igniting the american revolution

Igniting the American Revolution brings to life the people of Boston and Massachusetts in the lead up to armed conflict.  There’s a balanced picture of American patriots, British loyalists and royal representatives.  Samuel Adams, Paul Revere, Dr. Joseph Warren, Dr. Benjamin Church and General Thomas Gage are not shown as caricatures, but as complete human beings.

Igniting the American Revolution combines people, politics and military insight to create an educational, entertaining and inspirational page turning rendition of history.

Derek Beck thoroughly documents the events in this book, but does not interrupt the narrative with the documentation.

Derek Beck

This book is the first in Derek Beck’s ten year project about the American Revolution.

 Book Review: Igniting the American Revolution, 1773-1775


abigail writes her husband

England rejected The Olive Branch Petition. Abigail Adams, wife of John Adams, wrote her husband on November 12, 1775 after hearing the news.

“Let us separate, they are unworthy to be our Brethren. Let us renounce them and instead of supplications as formerly for their prosperity and happiness, Let us beseech the almighty to blast their councils and bring to Nought all their devices.”


The Olive Branch Petition was authored by John Dickinson the previous July. It appealed directly to King George III and expressed hope for reconciliation between the colonies and Great Britain. The feeling was that most colonists were disgusted with Parliament. 

There was a belief that the king cared for his subjects welfare. When he refused to accept The Olive Branch Petition, the shift from Parliament to the king had already begun. The rejection of the petition solidified that notion. 

Abigail Adams
The blame for the depletion of rights was placed squarely on the shoulders of King George III.

Sources for this post:



In 1777, the British staged a two-prong attack to split the Colonies in two. This was to separate New England from the rest of the Colonies.

British General John Burgoyne's army marches south from Canada to link up with General William Howe's army. Burgoyne had taken Fort Ticonderoga in July. This dealt a tough defeat to the colonial cause. Howe decided to move his troops from New York to the Chesapeake Bay.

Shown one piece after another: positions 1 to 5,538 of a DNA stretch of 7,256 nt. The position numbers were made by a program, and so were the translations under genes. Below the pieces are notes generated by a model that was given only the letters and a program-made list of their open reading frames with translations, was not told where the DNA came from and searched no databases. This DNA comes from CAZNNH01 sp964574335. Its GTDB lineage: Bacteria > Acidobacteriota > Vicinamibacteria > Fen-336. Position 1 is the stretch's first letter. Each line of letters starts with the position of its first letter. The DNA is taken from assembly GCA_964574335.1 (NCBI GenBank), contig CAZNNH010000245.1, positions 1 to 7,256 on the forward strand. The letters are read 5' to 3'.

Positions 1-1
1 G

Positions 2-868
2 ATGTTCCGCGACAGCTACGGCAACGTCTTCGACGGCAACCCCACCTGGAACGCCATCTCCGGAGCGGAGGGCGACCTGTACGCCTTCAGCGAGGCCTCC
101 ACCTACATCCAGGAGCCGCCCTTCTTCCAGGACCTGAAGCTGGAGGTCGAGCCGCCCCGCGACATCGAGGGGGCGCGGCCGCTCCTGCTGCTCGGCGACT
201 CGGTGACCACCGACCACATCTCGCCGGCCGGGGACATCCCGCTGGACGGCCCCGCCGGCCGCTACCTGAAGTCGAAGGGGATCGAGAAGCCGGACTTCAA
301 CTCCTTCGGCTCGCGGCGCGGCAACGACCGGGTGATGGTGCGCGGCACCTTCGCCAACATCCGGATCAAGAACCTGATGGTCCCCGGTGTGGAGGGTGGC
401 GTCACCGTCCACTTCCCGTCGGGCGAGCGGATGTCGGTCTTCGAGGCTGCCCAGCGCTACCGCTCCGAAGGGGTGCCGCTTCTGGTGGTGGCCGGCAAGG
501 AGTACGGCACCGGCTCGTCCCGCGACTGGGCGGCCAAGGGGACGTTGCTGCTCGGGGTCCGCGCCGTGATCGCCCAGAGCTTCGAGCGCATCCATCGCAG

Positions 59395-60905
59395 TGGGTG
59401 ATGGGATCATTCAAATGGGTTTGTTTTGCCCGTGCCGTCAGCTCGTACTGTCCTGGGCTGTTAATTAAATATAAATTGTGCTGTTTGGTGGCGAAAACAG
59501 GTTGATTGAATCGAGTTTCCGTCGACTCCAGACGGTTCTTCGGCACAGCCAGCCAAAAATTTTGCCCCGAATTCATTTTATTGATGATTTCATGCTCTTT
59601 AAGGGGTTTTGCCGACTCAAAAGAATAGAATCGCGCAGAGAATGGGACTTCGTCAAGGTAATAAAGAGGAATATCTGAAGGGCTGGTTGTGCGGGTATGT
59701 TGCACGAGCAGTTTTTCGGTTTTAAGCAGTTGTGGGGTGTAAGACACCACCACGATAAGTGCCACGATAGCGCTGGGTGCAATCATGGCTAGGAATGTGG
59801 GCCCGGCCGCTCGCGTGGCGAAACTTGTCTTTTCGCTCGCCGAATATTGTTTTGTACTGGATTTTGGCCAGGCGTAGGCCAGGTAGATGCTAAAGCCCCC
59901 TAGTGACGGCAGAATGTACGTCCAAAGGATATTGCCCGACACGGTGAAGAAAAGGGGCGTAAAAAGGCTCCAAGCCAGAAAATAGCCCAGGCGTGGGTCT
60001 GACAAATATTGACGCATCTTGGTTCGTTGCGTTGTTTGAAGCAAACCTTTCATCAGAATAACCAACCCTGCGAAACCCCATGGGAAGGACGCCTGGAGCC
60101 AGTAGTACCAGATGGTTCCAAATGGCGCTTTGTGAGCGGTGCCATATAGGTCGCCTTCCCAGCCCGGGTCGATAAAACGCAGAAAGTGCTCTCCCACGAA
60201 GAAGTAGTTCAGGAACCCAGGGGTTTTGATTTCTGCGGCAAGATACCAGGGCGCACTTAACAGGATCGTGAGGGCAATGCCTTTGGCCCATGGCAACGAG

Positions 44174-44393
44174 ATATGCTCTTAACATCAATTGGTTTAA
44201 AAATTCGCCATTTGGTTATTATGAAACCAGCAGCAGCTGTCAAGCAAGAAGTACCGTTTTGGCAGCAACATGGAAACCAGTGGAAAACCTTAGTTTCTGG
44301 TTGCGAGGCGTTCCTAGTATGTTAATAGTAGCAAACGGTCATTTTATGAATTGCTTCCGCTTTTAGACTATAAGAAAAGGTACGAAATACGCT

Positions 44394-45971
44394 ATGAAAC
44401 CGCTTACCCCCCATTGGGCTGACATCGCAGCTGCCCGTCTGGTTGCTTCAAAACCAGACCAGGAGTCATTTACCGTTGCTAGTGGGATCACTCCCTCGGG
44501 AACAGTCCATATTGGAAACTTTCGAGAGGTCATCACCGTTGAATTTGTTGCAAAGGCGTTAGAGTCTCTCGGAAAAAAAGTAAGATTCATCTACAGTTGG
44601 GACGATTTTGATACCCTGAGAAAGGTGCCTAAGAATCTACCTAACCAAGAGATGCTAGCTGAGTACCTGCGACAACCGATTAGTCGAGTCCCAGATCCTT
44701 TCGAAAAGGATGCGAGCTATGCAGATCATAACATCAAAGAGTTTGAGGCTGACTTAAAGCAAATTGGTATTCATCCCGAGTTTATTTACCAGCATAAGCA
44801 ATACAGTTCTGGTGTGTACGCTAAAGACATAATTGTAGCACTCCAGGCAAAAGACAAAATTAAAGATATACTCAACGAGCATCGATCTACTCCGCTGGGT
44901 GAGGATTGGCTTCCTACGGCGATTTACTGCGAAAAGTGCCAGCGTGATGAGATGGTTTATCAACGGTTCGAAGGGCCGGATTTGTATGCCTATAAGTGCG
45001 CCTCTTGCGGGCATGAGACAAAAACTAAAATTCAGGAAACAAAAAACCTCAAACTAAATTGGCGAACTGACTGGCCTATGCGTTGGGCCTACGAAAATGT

The British defeated Washington's army at Brandywine, Pennsylvania on September 11th. The British entered Philadelphia on September 25th. Howe's move left Burgoyne exposed near Saratoga, New York.

On September 19th,the Colonial Army under the command of General Horatio Gates defeated Burgoyne at Freeman's Farm near Saratoga. On October 7th the British were defeated again at Bemis Heights (the Second Battle of Saratoga). Burgoyne surrendered his forces.

This win for the Continentals allowed France to openly enter the war on the side of the Americans.


the george washington prize: 2018


George Washington: A Life in Books

Based on a comprehensive amount of research at the Library of Congress, the collections at Mount Vernon, and rare book archives scattered across the country, Kevin J. Hayes reconstructs in vivid detail the active intellectual life that has gone largely unnoticed in conventional narratives of Washington.
Throughout, Hayes examines Washington's writing as well as his reading, from The Journal of Major George Washington through his Farewell Address.

 The link about The George Washington Prize: 2018 
Podcast with Kevin J. Hayes - here's the link


drayton hall

Located on the Ashley River, Drayton Hall is the only plantation house to have survived both the American Revolutionary War and the Civil War. The mansion was built by John Drayton (1715 - 1779). The house is believed to have been originally occupied in the early 1750's.

Drayton Hall
Drayton Hall is managed by The National Trust for Historic Preservation. It has been open to the public since 1977. For more information on Drayton Hall, here is the Wikipedia link: Drayton Hall

Drayton Hall is a prime example of Palladian architecture. Information on house tours are found on this website: Visit Drayton Hall

Drayton Hall on the Ashley River